between claimant's testimony as to her work duties and 
 
         responsibilities and the testimony of her coworkers as to work 
 
         duties and responsibilities suggests that claimant is indeed not 
 
         credible and does overly embellish and dramatize her life 
 
         situation.  That fact makes claimant's statements to her other 
 
         physicians and to John Curtis, Ph.D., the licensed psychologist 
 
         with whom she visited on six occasions in 1986, suspect.  We note 
 
         initially that Dr. Curtis is a licensed psychologist and is not a 
 
         physician qualified to render causation testimony.  We note, 
 
         however, that in 1986, Dr. Curtis felt that claimant suffered an 
 
         atypical somataform disorder brought about and directly related 
 
         to the psychological stress she encountered in her work 
 
         situation.  Curiously, however, claimant returned to see Dr. 
 
         Curtis on March 20, 1987 with complaints of a combination of 
 
         anxiety and depressive features.  Claimant was not then working 
 
         as an income maintenance worker.  At that time, Dr. Curtis 
 
         reported counseling claimant to look at what triggered her 
 
         feelings of stress including her feelings of inferiority and her 
 
         feelings that she had to perform perfectly in a given situation.  
 
         While Dr. Curtis is as noted not a medical expert, the 
 
         discrepancy between his report and opinion in 1986 and his report 
 
         and opinion relative to the March 20, 1987 visitation supports 
 
         Dr. Smith's view that claimant's primary etiology for her 
 
         psychological symptoms is her life-long propensity to cope poorly 
 
         with any and all stresses.  Also the fact that claimant remained 
 
         in a state of psychological stress almost a year after leaving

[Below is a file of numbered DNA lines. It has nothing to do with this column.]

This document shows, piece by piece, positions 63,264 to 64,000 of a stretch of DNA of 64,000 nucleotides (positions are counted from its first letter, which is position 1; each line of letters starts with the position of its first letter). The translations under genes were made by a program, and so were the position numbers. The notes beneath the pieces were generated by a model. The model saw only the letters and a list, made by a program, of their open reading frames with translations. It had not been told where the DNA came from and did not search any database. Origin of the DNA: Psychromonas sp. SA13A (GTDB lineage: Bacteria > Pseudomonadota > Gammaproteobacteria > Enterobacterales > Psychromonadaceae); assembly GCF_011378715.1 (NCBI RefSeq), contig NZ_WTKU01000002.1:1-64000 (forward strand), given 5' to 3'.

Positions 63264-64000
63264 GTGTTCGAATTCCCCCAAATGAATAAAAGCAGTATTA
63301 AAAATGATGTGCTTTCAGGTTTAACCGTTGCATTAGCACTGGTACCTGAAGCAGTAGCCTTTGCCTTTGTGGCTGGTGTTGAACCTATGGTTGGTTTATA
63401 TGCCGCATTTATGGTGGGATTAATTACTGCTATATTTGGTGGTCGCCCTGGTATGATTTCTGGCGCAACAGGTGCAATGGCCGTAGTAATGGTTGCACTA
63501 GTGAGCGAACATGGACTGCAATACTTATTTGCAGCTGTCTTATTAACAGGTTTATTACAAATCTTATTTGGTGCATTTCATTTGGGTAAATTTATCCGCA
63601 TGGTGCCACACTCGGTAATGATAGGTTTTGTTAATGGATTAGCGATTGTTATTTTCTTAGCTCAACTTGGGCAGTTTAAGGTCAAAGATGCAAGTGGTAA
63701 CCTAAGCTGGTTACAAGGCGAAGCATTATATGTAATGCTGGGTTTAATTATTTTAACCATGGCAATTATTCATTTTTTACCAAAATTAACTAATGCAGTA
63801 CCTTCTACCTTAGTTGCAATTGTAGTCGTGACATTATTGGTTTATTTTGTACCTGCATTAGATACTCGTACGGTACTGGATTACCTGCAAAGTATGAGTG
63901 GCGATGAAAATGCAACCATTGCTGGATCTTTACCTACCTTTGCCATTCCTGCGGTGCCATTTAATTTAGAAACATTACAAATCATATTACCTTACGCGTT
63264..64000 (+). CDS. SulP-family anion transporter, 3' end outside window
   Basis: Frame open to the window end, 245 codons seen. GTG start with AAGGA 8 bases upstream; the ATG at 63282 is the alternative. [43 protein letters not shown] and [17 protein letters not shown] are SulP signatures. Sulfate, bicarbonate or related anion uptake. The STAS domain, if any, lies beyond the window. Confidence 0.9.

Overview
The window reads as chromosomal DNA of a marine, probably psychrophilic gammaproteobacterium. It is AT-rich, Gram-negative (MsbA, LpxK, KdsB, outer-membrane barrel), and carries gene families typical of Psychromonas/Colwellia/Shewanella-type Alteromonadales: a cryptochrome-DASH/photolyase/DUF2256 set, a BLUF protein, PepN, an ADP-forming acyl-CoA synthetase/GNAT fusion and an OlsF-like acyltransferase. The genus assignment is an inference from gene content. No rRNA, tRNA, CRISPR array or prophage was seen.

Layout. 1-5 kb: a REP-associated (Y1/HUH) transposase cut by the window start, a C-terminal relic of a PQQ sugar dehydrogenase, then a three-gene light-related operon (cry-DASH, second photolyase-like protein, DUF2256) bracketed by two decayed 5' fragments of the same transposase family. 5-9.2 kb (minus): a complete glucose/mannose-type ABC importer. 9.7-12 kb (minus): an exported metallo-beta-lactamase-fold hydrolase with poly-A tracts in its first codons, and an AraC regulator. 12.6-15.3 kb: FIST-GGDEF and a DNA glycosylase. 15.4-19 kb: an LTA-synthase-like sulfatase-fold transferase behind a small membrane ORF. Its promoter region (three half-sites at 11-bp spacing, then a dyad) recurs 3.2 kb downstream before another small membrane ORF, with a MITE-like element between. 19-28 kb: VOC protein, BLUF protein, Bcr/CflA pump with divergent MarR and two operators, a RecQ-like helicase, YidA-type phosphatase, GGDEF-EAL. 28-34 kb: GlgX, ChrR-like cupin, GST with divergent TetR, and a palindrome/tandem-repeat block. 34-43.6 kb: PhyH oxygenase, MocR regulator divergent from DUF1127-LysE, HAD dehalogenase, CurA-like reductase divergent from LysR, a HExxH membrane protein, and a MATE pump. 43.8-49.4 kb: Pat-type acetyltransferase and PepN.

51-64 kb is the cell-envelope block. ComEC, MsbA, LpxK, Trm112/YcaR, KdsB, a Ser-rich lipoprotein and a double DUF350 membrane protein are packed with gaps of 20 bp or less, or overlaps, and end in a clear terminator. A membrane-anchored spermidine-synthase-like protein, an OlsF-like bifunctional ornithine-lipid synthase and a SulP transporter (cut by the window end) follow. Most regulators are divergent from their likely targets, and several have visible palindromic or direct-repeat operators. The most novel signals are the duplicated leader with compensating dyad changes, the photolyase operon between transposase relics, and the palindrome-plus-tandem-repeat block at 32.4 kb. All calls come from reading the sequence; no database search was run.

the allegedly excessively stressful work environment and the fact 
 
         that claimant identified different stressors at that 
 
         time--sensitivity to physical appearance while seeking employment 
 
         and loss of self-confidence--suggests that a stressful reaction 
 
         is typical of claimant and not necessarily reflective of the 
 
         inherent nature of the situation in which she finds herself.  
 
         Other items also suggest that while claimant may identify sources 
 
         of stress, she does not necessarily actually experience stress 
 
         from those sources.  Subsequent to March 19, 1987, claimant 
 
         reported to her family physician that she was having panic 
 
         attacks, was anxious and had depressive symptoms and was tearful 
 
         at times.  Claimant attributed her anxiety and depression to 
 
         stress and workload from when she was working at social services.  
 
         Claimant's family doctor reported claimant as stating she saw 
 
         many individuals and families whom she felt needed assistance, 
 
         but who were
 
         
 
         
 
         
 
         LICHT-PRIMASING v. IOWA DEPARTMENT OF HUMAN SERVICES 
 
         Page 20
 

 
         
 
 
 
 
 
 
 
 
 
 
 
         
 
         
 
         declined assistance due to small quirks in the rules.  Claimant 
 
         is reported as stating that at times she still thought about 
 
         those cases and problems.  It is curious that neither Dr. Curtis 
 
         nor Dr. Smith report claimant as attributing her anxiety and 
 
         depression after she left work in March 1986 to continuing 
 
         concern with individuals whose claims she processed while 
 
         working.  It is also curious that claimant never testified at 
 
         hearing to her anxiety, depression and stress at work being 
 
         attributable to those concerns.  That lack of consistency in 
 
         claimant's stated reality supports Dr. Smith's diagnosis.  We 
 
         find that claimant has not shown that her work as an income 
 
         maintenance worker for the Iowa Department of Human Services 
 
         produced her psychological symptoms.  At best, as in Newman v. 
 
         John Deere, claimant's work setting was merely a stage, among 
 
         others, in which her psychological condition manifested itself.
 
         
 
              We now consider whether claimant's work stress produced her